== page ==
- Paulís authority - The congregation in Corinth was in danger of being fragmented, Greek philosophy was being intermixed in the teaching, and unqualified leadership was surfacing. If the apostle were merely to act on his own authority, his actions would be questioned or criticized. Therefore he prefaces the statement of his judgment upon the aforementioned individual by referencing the basis of his authority: "In the name of our Lord Jesus," the apostle announces, "when you are assembled, and I with you in spirit, with the power of our Lord Jesus Ö" (I Corinthians 5:4). He first notes that the pronouncement is coming "in the name of" Jesus, meaning with His authority. But this has the appendage "with the power of the Lord Jesus," indicating that the words of authority were backed by the spiritual power necessary to execute this judgment.
- Decision rendered - Paul is pretty adamant about what needs to be done. "I have decided," he said, with the full support of the Lord Jesus, "to deliver such a one to Satan for the destruction of his flesh, that his spirit may be saved in the day of the Lord Jesus" (I Corinthians 5:5). This is a powerful punishment ó for the guilty man to be turned over to Satan, and have his flesh destroyed (perhaps something similar to AIDS, or some debilitating disease) in order for his thinking and commitment be straightened out. The goal, however, was plain, that the manís spirit be on the right side of the resurrection at Jesusí second coming. (And the second epistle shows that this man did in fact repent!)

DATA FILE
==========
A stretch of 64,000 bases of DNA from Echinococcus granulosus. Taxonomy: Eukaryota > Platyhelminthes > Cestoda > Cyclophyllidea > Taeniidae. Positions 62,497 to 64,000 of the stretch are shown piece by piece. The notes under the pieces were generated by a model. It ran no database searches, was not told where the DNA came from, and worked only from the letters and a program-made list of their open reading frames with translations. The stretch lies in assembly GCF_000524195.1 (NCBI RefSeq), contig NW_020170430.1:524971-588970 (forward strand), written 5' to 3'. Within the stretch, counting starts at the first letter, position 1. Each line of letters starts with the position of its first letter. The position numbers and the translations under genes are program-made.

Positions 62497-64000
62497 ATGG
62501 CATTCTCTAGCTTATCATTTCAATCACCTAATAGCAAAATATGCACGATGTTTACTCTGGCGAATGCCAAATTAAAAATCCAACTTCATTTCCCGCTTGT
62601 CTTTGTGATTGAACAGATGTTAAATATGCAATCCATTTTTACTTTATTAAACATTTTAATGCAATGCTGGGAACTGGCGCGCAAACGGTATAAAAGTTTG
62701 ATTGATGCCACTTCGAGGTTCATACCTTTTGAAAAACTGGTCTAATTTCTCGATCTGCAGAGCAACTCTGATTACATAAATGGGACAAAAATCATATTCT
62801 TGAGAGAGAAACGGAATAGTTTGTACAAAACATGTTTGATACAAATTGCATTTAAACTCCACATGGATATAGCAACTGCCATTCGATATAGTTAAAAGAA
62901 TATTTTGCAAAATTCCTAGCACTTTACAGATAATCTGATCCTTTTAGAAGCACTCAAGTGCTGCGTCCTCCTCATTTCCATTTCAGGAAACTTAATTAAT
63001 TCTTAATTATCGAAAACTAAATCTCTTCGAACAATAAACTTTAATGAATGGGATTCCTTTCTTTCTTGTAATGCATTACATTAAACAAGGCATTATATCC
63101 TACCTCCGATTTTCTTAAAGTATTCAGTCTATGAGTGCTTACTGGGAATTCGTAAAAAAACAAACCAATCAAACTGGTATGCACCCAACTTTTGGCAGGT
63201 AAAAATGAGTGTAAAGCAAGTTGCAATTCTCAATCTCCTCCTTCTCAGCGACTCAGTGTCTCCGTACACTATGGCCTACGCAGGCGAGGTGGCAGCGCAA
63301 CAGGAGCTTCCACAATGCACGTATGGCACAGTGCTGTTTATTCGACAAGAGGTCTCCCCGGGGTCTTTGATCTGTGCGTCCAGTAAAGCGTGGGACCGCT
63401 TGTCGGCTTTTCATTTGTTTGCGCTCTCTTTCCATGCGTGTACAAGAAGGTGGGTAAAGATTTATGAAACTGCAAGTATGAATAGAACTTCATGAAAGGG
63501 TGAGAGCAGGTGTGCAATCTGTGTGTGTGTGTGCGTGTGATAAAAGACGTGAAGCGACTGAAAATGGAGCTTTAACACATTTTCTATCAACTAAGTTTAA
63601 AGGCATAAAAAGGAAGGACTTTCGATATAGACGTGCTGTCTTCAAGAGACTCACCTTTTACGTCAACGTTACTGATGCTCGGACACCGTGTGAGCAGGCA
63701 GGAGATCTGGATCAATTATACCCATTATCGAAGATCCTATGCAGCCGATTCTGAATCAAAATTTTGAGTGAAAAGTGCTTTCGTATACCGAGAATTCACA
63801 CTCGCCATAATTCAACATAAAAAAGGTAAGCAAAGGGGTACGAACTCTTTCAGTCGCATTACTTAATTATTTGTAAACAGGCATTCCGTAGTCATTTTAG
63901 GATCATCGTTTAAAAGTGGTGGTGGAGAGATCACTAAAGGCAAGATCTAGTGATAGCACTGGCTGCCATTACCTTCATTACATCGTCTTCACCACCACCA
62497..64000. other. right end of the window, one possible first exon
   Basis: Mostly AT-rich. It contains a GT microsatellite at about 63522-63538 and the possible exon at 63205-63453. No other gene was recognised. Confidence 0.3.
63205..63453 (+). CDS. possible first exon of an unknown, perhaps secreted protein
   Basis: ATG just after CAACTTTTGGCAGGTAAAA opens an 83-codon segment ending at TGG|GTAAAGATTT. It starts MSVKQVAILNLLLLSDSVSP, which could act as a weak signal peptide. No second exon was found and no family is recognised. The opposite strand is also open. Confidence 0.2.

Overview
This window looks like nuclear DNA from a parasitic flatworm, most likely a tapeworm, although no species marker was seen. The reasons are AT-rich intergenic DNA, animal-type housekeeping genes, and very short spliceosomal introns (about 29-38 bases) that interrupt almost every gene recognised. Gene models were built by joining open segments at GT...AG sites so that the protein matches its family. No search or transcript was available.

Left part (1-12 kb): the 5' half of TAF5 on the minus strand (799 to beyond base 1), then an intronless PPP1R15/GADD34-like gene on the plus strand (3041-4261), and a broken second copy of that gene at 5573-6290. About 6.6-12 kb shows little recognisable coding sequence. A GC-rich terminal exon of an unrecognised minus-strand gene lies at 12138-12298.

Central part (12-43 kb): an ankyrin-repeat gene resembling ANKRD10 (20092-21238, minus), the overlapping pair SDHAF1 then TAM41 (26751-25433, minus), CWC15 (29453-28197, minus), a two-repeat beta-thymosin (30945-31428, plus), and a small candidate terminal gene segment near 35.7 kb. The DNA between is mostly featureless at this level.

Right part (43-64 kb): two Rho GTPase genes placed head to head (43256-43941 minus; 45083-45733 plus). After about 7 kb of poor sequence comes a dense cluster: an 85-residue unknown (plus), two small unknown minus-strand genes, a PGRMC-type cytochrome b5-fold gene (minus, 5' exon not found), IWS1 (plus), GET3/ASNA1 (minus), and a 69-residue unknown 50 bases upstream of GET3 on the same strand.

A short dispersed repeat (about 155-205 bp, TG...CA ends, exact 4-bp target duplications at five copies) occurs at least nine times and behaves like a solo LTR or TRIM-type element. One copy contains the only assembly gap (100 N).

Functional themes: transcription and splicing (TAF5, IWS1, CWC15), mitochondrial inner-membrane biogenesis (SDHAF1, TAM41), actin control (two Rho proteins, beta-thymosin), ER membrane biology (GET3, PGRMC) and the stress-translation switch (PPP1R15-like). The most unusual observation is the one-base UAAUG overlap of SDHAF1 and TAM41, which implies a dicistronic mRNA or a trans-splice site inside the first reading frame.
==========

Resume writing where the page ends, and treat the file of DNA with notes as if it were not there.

The arrogant among the congregation in Corinth refused to do anything about this flagrantly immoral situation. The internal politics of the factions of the congregation may have been such that to act would have cost some of the schismatics their leadership position, or whether they themselves were covering "lesser" but similar sins is not exactly known. "Your boasting is not good," was Paulís way of exposing these pseudo-leaders. Their failure to act was dangerous. "Do you not know," was his reminder, "that a little leaven leavens the whole lump of dough?" (I Corinthians 5:6). Hence his instructions were to act "when you are assembled." The action: "Remove the wicked man from among yourselves" (I Corinthians 5:13).